EVACUATING A/C SYSTEM

CHRYSLER CORP.

  1. Close both valves on manifold gauge set. Connect manifold
    gauge set to high-side and low-side service valves. See SERVICE VALVE
    LOCATIONS under SYSTEM SERVICE VALVES. Connect a hose to center
    connector on manifold gauge set and evacuation pump.

  2. Fully open both valves on manifold gauge set. Start

evacuation pump, and operate it until a vacuum reading of 2 6 in. Hg is obtained on low-side gauge. If vacuum reading of 2 6 in. Hg cannot be reached,either A/C system or gauge set leaks, or evacuation pump is defective. Repair or replace as necessary.

  1. When specified vacuum reading has been reached, close both
    valves on manifold gauge set. Turn off evacuation pump. Observe low-
    side gauge. If vacuum drops within
    30 minutes, system has a leak and
    must be repaired.

  2. If vacuum remains steady, reopen valves, and continue
    operating evacuation pump for an additional 10 minutes. Close both
    valves, and stop evacuation pump.

CHARGING A/C SYSTEM

NOTE: Manufacturer does not recommend using one-pound cans. Using a charging station will allow precise measurement of refrigerant charge. See REFRIGERANT OIL & REFRIGERANT SPECIFICATIONS at the end of this article for system capacities.

  1. System must be evacuated before charging. With manifold
    gauge set attached from evacuation procedures, attach refrigerant
    container(s) to hose on center connector of manifold gauge set. Fully
    open refrigerant container valve(s), purge air from center hose, and
    close valves.

  2. Adjust service valves on the compressor to the mid-
    position (if equipped)
    . Slowly open low-side valve, and allow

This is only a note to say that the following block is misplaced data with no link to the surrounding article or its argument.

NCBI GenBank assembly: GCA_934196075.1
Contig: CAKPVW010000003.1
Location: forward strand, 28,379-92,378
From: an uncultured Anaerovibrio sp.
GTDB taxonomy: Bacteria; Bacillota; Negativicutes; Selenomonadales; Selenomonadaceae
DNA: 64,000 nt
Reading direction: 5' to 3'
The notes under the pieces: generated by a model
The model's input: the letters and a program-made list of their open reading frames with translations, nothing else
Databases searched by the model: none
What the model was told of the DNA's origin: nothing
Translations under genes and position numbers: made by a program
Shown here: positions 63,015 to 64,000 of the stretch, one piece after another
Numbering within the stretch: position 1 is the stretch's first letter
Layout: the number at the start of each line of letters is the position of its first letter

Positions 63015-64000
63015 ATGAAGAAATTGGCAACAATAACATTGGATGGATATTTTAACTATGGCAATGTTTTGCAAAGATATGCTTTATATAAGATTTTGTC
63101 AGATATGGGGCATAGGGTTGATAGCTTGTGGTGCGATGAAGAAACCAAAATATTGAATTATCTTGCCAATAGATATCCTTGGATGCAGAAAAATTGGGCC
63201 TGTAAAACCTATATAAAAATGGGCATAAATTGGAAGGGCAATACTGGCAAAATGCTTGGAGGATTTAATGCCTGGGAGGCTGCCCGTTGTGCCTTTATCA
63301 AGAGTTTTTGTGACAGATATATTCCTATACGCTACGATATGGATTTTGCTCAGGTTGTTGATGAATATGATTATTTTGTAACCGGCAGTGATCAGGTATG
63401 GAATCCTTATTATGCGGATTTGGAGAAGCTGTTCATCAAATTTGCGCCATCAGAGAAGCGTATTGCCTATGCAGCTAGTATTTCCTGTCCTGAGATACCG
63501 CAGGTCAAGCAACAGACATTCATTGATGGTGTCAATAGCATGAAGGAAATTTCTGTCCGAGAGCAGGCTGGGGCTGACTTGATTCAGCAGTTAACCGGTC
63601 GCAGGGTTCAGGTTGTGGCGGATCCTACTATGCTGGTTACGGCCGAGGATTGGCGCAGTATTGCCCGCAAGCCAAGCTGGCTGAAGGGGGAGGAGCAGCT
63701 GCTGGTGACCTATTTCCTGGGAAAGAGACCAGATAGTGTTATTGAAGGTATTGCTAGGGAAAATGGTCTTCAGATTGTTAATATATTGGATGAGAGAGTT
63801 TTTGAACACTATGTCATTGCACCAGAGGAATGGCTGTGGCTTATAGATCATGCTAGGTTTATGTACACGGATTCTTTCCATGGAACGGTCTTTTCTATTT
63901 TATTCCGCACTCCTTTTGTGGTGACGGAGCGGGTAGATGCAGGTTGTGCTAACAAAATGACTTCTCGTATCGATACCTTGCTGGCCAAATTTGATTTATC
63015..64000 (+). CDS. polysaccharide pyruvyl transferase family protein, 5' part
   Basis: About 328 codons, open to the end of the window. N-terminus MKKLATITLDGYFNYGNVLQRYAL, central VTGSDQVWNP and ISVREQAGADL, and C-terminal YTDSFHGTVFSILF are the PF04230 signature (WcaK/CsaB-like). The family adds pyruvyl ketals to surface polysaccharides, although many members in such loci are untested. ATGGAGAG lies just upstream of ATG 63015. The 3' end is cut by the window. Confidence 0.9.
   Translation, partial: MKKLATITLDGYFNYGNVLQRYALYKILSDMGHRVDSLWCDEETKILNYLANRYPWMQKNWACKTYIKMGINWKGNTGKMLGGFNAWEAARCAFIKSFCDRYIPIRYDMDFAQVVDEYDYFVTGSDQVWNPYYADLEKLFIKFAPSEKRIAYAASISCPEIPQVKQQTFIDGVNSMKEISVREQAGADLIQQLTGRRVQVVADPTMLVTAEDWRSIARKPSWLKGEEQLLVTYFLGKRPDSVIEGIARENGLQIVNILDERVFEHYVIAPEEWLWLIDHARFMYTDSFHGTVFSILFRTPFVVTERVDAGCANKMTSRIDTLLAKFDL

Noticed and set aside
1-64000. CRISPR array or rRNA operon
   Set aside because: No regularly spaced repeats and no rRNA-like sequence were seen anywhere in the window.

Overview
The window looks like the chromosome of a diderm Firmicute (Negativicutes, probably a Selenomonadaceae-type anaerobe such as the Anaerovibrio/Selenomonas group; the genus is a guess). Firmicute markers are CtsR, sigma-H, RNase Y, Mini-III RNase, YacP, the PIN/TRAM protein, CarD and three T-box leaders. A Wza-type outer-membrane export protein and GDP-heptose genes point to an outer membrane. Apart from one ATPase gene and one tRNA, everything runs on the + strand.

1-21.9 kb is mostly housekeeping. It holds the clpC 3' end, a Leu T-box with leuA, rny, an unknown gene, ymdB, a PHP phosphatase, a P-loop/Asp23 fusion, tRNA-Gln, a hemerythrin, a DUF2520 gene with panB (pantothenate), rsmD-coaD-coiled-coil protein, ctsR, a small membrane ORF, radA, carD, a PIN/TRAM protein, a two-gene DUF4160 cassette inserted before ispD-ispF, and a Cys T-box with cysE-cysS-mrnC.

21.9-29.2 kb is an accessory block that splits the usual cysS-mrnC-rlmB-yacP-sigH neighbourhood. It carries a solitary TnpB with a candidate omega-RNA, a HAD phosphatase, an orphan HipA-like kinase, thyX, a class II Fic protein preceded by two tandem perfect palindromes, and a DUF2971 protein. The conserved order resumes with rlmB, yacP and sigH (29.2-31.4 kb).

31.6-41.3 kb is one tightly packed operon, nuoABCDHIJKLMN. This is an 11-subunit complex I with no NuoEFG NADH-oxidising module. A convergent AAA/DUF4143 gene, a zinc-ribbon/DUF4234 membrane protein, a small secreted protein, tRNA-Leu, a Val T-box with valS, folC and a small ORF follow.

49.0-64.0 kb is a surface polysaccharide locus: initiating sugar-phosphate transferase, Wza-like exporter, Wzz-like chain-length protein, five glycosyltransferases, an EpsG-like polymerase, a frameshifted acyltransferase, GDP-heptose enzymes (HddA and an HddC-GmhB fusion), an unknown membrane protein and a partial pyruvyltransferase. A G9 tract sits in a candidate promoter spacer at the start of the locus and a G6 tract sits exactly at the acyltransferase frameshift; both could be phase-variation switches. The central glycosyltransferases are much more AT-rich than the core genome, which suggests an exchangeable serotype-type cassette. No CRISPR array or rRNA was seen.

refrigerant to enter the system. Start and operate engine. Place A/C
    heater controls to maximum cold position.

  3. When proper amount of refrigerant has been added, close
    low-side valve on manifold gauge set. Stop engine, close service
    valves on compressor, and disconnect manifold gauge set. Start engine,
    and operate A/C system for 10 minutes to stabilize the system.

LEAK TESTING

Operate system to stabilize high-side and low-side pressures. Turn engine off. Using a refrigerant leak detector, check all refrigerant line connections for leaks. Check compressor seal area and condenser.

Refrigerants are heavier than air. Always check for leaks at bottom of refrigerant lines and components. Refrigerant oil will leak with refrigerant. Visually check all connections and compressor clutch area for oil stains. If compressor shaft seal is leaking, a fresh oil

streak will normally be seen on underside of hood, above compressor clutch.

Always perform leak testing after A/C service. Move

refrigerant leak detector slowly to check for leaks, as leaks will not be detected if leak testing is performed too quickly.

REFRIGERANT OIL & REFRIGERANT SPECIFICATIONS

NOTE: Due to late changes, always refer to underhood A/C

Specification Label in engine compartment or A/C compressor label while servicing A/C system. If A/C Specification Label and specifications in table differ, use label specifications.

REFRIGERANT OIL & REFRIGERANT CAPACITY TABLE (LIGHT TRUCKS & VANS)

(1) Oil Refrigerant

Application Ounces Ounces

Jeep

Cherokee 4.6 38

Grand Cherokee (2) 8.0 28

Wrangler 4.6 32

  1. - Total system capacity, unless otherwise noted.

  2. - Models use R-134a refrigerant and PAG (ND8) Refrigerant Oil

(Part No. 82300102).

COMPRESSOR APPLICATIONS

NOTE: Due to late changes, always refer to underhood A/C

Specification Label in engine compartment or A/C compressor label while servicing A/C system. If A/C Specification Label and specifications differ, use label specifications.

COMPRESSOR APPLICATIONS TABLE (LIGHT TRUCKS & VANS)

Application Compressor

Jeep

Cherokee & Wrangler Sanden SD-709 7-Cyl.

Grand Cherokee Nippondenso 10PA17 10-Cyl.

(1) - Series codes are determined by fifth character of VIN code.